challenge from anyone or without any valid
    technical basis for his warnings.

    He is like the parent who does nothing but
    warn their daughter, each time she tries to
    do anything. Eventually, she moves out of the
    [ Reply to This | Parent ]
    "ultimately, the Wild West must give way"
    by Anonymous on Sunday December 12 2004, @04:05AM (#14550)
    "ultimately, the Wild West must give way to governance and control"

    >>VINT CERF: Vanda, I can hardly wait to see how this turns out.
    And we're about to find out.
    We are -- in fact have completed the work of this board.
    We've gone through all of the actions and they've been duly taken.
    So I will formally adjourn this meeting.
    But don't get up out of the room yet, because we need to convene the new board.
    So I'm going to ask that Ivan and Tricia please take their seats now in their new venue, and I would ask that Joichi Ito and Vanda please come take a seat up here on the stage.
    And what we will do, this is a kind of organizational meeting of the new board.
    And at the organizational meeting, it is our responsibility to elect officers and to populate the various committees that carry out the work of the board.
    I'm also going to ask Hagen Hultzsch to serve as chairman pro tem of the newly-seated board and ask that he carry out the process for election of the board chairman.
    So, Hagen, I turn this over to you.
    >>HAGEN HULTZSCH: Thank you, Vint.
    It is the mission of the board governance committee to recommend to the board the chairman of the board.
    And the motion here is that Vint Cerf should be elected as chairman of the board to serve at the pleasure of the board and in accordance with the bylaws of the corporation and shall hold such office until resignation, removal, or other disqualification from service or until his successor shall be elected and qualified.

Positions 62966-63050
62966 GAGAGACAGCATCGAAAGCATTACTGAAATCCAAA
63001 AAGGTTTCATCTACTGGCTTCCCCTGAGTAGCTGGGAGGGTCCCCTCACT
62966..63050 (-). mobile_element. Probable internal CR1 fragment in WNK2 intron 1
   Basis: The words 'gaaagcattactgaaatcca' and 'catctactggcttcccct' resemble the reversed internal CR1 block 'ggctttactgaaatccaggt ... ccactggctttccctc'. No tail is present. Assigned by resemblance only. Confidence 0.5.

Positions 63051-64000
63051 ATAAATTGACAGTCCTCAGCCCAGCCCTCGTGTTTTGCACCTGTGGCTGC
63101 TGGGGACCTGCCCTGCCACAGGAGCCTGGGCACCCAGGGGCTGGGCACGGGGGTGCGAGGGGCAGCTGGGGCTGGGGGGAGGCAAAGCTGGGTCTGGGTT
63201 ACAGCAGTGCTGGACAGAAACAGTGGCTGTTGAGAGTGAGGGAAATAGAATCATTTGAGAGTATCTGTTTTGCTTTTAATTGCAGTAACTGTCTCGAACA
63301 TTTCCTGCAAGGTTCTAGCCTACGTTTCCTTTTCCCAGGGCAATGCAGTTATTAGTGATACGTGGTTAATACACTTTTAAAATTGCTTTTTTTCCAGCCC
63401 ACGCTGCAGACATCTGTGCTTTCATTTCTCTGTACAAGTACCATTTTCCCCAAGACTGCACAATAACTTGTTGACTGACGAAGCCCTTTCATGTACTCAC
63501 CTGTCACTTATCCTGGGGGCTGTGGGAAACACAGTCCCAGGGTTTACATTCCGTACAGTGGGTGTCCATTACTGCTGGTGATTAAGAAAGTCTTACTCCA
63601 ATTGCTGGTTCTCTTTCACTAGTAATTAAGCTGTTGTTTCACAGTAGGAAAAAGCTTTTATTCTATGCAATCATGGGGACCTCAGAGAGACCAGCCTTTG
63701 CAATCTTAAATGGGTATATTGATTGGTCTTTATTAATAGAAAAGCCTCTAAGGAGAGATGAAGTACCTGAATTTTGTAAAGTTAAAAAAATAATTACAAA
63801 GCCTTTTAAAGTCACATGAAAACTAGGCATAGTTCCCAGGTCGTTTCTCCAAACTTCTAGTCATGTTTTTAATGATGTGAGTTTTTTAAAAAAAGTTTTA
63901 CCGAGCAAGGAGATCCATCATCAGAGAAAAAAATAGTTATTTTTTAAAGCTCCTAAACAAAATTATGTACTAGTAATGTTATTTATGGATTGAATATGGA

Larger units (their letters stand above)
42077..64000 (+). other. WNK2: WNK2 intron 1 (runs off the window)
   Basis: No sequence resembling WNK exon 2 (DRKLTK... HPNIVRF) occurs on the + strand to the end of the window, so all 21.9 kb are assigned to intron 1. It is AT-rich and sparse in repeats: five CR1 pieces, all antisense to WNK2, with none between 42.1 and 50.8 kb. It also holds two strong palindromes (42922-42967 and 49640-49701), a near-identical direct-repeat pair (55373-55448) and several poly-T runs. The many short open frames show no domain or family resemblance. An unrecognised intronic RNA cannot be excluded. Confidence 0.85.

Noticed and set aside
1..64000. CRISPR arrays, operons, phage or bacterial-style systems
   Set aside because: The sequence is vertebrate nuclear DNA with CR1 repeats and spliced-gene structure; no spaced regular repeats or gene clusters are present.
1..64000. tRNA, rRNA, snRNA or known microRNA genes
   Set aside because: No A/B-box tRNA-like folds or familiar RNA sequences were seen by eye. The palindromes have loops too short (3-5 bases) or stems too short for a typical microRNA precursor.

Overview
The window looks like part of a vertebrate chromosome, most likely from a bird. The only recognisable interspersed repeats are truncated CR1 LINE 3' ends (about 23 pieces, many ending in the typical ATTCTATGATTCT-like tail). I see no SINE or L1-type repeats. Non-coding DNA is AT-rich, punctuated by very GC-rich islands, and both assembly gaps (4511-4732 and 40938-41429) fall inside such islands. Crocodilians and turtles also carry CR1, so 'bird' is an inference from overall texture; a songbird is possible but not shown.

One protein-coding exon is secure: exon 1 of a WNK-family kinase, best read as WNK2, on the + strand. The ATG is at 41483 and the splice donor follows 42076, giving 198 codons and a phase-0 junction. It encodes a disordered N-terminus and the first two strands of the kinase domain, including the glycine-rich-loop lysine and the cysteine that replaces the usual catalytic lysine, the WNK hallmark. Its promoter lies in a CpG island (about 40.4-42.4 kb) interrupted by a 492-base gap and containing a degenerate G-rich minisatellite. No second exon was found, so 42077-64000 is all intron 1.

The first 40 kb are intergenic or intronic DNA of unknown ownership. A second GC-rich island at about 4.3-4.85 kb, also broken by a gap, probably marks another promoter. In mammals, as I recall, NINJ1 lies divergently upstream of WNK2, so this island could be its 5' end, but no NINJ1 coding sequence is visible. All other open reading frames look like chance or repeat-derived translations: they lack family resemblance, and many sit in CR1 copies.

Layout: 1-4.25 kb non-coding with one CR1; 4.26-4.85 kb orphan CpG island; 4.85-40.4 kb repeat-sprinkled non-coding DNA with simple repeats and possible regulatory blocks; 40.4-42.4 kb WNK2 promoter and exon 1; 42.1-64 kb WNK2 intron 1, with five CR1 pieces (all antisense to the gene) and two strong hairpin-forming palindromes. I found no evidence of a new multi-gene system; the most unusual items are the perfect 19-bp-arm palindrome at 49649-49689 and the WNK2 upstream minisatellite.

That is the motion.
    Is there a second?
    Veni seconds.
    So I ask you for your vote.
    Please raise your hand if you are in favor of that vote.
    One, two, three, four, five, six, seven, eight, nine, ten -- 11.
    Congratulations, Vint.
    And I turn it over to you
    >>VINT CERF: Thank you very much, Hagen.
    I thank my fellow board members.
    I would point out to you that one of the reasons for disqualification for service is insanity.
    And it's conceivable that I have just fulfilled that qualification, having accepted this election again.
    My task as the chairman of the incoming board, then, is to also carry out the rest of the organizational actions.
    So we now want to put into nomination the position of vice-chairman.
    The board governance committee has recommended that Alejandro Pisanty be elected vice-chairman of the board.
    And the resolution reads that Alejandro Pisanty is elected as vice-chairman of the board to serve at the pleasure of the board and in accordance with the bylaws of the corporation, and shall hold office until his resignation, removal, or other disqualification from service or until his successor shall be elected and qualified.
    So I place this resolution on the table and I ask for a second.
    I see Hualin Qian raised his hand.
    If -- is there any discussion of this resolution?
    All those in favor, please raise your hand.
    One, two, three, four, five, six, seven, eight, nine, ten -- 11 -- whoops.
    Let's do that one more time.
    One, two, three, four, five, six, seven, eight, nine, ten -- 11.
    Thank you.
    That's unanimous.
    [ Reply to This | Parent ]
    "place your contributions on the table"
    by Anonymous on Sunday December 12 2004, @04:10AM (#14551)
    >>VINT CERF: So, ladies and gentlemen, we have now come to the conclusion of the organizational board meeting.
    I will adjourn it -- I'm sorry.
    Is there -- Paul?
    I will adjourn this meeting and invite all of you to participate in the Mar Del Plata event coming up in April of 2005.
    I hope you'll take some time, if you have it, to visit in the Cape Town region and enjoy some of its pleasures, particularly the wine country in STElLEnBOSCH and surrounding areas.
    I thank all of you for your patience and for your support and for your contributions during this long week of work.